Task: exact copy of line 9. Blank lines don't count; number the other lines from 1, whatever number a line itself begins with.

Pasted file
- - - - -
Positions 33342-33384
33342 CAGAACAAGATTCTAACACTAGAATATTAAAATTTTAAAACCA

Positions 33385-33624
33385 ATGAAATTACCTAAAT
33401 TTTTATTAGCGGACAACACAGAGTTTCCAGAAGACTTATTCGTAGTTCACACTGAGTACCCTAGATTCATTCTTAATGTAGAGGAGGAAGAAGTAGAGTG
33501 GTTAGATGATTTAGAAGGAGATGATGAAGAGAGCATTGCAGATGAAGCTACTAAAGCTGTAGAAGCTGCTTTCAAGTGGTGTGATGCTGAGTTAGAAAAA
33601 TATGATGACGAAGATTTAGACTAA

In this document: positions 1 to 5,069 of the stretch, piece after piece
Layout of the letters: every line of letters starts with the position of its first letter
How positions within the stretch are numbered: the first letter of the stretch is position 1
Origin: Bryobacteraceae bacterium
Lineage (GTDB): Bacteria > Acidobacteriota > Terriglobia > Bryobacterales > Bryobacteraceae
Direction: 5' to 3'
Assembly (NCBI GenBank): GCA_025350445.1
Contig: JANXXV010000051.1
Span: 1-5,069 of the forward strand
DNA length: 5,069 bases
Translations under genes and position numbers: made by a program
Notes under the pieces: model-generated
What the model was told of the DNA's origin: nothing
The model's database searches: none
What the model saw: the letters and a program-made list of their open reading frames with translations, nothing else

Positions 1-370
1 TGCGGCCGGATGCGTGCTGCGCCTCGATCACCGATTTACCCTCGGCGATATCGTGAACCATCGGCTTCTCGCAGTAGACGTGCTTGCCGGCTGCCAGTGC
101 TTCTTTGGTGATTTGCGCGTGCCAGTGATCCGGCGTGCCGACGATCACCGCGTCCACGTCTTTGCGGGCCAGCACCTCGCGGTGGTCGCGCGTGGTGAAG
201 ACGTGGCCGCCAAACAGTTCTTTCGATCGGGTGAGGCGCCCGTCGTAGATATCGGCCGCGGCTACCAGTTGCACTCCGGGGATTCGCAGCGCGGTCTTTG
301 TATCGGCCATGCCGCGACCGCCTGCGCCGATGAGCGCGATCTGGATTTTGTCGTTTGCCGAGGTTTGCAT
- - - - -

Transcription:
Layout of the letters: every line of letters starts with the position of its first letter